Mad or not? We will never know; but two aspects of the artist’s biography are certainly of major significance to his art. The first is his trip to Rome. With some time lag, his work changed significantly following his return to Vienna. His portrait busts, which had reflected the last gasp of Baroque elegance, became Roman. His was not the Neoclassicism of Houdon, whose sculpture suggested a sense of life and the softness of flesh, or of sculptors such as Canova, who created cool, idealized forms and Antique details. Messerschmidt produced the closest approximation of the austerity of Imperial Roman portraiture – those rows of ancestor busts which would have been assembled at home. There is nothing of the period quite like them, and it is striking that his patrons, who included minor Central European princes, were so willing to accept his new style.
The other point of crucial significance is that Messerschmidt created the Character Heads for himself; I can think of no other significant, professionally-trained artist who produced his most important work with regard to neither patrons nor public until Van Gogh; and while Van Gogh’s situation has taken over the popular imagination, it has no relationship to art production prior to the late 19th century and the concept of an avant garde. Messerschmidt believed the heads were important and hoped to exhibit them, but he was their primary audience. This is what situates the Character Heads beyond art history.
Nicolai recorded that the artist would pinch himself and make faces in front of a mirror, but the Character Heads also betray his deep knowledge of anatomy and aspects of the head he could not have seen in the mirror: the indentation at the back of the skull where it meets the neck, the changes to neck and chin in profile, during a grimace, or the wrinkles beneath the chin when tucked in. They are also somewhat abstracted from actual facial expressions, some exaggerated to the point of caricature, and tend towards an ideal symmetry rarely found in life.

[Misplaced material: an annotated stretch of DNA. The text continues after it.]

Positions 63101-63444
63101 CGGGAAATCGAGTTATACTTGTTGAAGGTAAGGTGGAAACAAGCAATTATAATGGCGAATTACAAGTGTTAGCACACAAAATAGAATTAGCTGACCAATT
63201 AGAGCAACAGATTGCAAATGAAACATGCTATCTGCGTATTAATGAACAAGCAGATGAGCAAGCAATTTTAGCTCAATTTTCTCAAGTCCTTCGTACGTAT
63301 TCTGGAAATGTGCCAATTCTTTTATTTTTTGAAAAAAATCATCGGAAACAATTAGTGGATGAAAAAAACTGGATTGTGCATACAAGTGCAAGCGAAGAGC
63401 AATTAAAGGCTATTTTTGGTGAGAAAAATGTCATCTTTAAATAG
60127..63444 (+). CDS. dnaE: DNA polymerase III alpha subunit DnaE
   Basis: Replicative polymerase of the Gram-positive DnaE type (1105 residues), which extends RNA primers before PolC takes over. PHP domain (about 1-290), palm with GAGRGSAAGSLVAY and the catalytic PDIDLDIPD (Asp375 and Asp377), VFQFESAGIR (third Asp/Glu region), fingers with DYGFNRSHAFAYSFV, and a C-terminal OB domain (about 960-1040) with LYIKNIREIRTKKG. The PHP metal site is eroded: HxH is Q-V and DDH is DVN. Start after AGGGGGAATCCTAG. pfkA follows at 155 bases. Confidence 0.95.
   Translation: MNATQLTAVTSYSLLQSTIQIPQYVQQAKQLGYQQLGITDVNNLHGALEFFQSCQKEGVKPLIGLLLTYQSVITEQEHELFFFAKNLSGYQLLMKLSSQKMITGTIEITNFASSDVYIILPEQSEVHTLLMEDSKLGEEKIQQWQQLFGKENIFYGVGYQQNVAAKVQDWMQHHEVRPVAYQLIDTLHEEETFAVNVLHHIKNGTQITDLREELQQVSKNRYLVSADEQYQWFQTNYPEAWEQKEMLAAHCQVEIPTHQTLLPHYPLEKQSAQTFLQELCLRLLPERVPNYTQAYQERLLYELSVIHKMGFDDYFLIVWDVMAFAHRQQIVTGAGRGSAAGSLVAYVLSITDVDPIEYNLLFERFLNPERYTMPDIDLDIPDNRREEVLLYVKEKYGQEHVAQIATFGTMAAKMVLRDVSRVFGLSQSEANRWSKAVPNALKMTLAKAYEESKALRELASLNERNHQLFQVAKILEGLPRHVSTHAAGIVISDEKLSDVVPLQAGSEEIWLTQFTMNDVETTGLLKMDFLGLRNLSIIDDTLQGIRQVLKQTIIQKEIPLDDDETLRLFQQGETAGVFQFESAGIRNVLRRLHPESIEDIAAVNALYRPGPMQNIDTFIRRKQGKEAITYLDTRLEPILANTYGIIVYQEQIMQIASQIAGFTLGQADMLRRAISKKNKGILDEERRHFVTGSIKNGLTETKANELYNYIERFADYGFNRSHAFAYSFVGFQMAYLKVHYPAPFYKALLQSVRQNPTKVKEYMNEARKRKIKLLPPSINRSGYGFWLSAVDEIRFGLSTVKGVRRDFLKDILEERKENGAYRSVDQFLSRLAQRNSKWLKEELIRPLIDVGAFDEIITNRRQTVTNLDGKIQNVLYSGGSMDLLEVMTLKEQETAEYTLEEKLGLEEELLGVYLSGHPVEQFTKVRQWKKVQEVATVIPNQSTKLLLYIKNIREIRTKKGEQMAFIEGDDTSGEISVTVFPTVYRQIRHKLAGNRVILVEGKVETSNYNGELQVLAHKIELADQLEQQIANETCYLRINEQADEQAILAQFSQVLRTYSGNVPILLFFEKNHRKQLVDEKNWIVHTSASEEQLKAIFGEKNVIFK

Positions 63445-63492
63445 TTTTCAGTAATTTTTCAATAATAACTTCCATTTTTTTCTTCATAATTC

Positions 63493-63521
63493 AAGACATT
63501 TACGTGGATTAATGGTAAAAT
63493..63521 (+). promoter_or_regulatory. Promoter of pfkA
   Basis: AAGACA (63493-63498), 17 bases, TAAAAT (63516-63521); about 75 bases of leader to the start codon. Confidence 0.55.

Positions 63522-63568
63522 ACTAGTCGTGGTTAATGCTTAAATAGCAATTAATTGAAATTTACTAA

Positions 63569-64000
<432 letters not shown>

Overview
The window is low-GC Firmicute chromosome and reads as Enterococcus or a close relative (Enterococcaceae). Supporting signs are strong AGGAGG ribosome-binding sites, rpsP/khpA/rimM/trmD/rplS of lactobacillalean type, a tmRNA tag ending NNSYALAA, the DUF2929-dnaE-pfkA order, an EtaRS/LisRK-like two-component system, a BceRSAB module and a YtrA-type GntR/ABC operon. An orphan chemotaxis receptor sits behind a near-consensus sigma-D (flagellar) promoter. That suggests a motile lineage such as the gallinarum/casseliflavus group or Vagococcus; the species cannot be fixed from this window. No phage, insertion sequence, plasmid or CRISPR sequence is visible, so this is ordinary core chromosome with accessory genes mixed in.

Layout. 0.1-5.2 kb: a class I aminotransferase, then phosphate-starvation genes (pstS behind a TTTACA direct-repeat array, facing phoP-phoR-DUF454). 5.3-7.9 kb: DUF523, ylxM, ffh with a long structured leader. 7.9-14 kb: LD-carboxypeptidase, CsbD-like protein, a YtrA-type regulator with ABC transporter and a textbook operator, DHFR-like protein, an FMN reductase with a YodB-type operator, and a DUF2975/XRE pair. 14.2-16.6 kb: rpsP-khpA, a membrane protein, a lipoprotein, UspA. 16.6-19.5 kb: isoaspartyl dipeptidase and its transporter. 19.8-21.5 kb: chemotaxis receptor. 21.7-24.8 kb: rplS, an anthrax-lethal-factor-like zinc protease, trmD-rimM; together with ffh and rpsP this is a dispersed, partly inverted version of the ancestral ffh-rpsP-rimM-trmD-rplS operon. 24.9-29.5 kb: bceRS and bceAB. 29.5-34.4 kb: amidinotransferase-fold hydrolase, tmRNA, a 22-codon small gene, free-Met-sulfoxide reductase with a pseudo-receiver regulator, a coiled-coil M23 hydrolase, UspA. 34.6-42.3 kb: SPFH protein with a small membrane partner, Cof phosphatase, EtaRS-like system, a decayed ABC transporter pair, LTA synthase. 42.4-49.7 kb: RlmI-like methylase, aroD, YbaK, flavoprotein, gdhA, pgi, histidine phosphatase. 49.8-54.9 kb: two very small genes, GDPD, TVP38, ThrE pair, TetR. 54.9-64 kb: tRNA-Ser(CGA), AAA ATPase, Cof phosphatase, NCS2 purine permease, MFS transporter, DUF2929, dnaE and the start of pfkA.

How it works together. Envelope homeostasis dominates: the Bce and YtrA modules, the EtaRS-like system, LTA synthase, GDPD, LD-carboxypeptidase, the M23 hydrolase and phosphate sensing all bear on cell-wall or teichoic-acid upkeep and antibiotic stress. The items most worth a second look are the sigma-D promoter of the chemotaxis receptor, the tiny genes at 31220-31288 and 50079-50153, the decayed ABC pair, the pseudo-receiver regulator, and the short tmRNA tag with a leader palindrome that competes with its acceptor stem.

The Character Heads strike me not as realistic representations of the way a face changes with emotion, but as attempts to represent the way emotions, and those actions expressed through the face, feel from within. This is particularly clear with The Yawner; a yawn has both duration and occasional pauses, and when yawning one is very conscious of muscles tensing, then releasing. Messerschmidt captures that muscular self-consciousness. Some scholars have discussed the heads in terms of prior studies of facial expressions, such as Le Brun’s famous treatise, and to late 18th century interest in physiognomy; but Le Brun established an alphabet of standardized expressions that could be used by his followers, and Lavater and others were interested in the typical. These bear no relation to Messerschmidt’s project.
The Character Heads are realized with such extraordinary conviction and skill that their effect transcends their unknowable origins. They are hauntingly powerful visions, wrenched from the gut. After a century when they circulated outside art venues, they were welcomed to Vienna finally prepared for their emotional tension and ambiguity by the studies of Freud and his colleagues. They have been of great interest to artists, which is one reason they are on view at a museum dedicated to Austrian and German art of the early 20th century. The Louvre, Getty and Metropolitan Museums have each purchased one of the Character Heads during the last ten years, but the opportunity to see such a grouping along with Messerschmidt’s striking earlier portraits is unlikely to be repeated. Don’t pass it up.